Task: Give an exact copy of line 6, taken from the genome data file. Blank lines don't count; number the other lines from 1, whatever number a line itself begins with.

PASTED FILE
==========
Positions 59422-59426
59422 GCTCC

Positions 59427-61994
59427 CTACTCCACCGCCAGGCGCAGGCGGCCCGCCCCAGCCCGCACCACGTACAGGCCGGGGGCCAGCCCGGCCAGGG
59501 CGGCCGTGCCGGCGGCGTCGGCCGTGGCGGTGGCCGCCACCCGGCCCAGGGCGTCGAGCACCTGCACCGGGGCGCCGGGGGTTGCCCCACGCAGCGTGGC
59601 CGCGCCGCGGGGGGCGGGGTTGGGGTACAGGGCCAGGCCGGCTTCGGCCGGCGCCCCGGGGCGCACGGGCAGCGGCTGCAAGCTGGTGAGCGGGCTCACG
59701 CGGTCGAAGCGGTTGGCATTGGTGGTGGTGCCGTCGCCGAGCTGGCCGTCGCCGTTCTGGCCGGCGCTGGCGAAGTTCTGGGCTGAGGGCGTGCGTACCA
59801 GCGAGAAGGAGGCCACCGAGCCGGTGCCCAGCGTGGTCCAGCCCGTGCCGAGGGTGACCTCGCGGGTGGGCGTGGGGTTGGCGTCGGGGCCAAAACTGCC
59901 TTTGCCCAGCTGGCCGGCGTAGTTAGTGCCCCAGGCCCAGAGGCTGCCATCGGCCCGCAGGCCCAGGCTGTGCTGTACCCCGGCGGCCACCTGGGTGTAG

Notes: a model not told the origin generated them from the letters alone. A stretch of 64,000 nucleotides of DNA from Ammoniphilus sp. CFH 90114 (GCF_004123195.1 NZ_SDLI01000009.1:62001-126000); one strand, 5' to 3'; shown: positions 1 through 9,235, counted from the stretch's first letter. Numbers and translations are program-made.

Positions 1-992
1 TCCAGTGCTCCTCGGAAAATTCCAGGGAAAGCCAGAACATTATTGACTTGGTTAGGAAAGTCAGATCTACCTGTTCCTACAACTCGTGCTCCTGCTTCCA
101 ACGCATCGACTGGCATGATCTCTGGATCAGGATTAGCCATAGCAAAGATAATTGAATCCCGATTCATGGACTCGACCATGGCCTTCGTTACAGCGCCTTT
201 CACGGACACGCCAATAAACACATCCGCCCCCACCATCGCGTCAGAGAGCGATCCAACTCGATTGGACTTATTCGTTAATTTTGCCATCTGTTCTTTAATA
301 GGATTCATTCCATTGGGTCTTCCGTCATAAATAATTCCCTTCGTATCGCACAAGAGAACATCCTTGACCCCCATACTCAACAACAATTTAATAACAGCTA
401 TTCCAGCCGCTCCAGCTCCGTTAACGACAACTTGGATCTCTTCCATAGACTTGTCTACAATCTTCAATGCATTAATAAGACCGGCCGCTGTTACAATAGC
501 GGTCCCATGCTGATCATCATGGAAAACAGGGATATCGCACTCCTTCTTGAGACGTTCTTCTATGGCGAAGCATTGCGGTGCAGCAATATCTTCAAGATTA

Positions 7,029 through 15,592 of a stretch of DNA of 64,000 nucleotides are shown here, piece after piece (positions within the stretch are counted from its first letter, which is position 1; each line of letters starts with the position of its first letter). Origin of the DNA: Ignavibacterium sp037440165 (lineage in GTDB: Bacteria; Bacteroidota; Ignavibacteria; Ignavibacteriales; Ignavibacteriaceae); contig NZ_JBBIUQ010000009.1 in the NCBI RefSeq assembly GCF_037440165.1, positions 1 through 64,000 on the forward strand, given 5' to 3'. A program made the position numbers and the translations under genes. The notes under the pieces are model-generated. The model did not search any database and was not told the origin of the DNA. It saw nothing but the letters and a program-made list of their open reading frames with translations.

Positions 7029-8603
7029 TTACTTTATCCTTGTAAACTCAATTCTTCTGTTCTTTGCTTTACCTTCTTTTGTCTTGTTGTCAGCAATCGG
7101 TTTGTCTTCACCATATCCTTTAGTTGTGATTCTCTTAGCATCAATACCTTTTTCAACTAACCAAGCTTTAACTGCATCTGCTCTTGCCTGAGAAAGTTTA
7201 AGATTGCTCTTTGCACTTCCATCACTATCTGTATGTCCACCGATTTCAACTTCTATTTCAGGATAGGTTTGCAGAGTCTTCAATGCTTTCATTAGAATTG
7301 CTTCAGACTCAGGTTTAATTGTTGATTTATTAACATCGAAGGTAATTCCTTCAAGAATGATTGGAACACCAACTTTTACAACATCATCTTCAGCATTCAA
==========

59601 CGCGCCGCGGGGGGCGGGGTTGGGGTACAGGGCCAGGCCGGCTTCGGCCGGCGCCCCGGGGCGCACGGGCAGCGGCTGCAAGCTGGTGAGCGGGCTCACG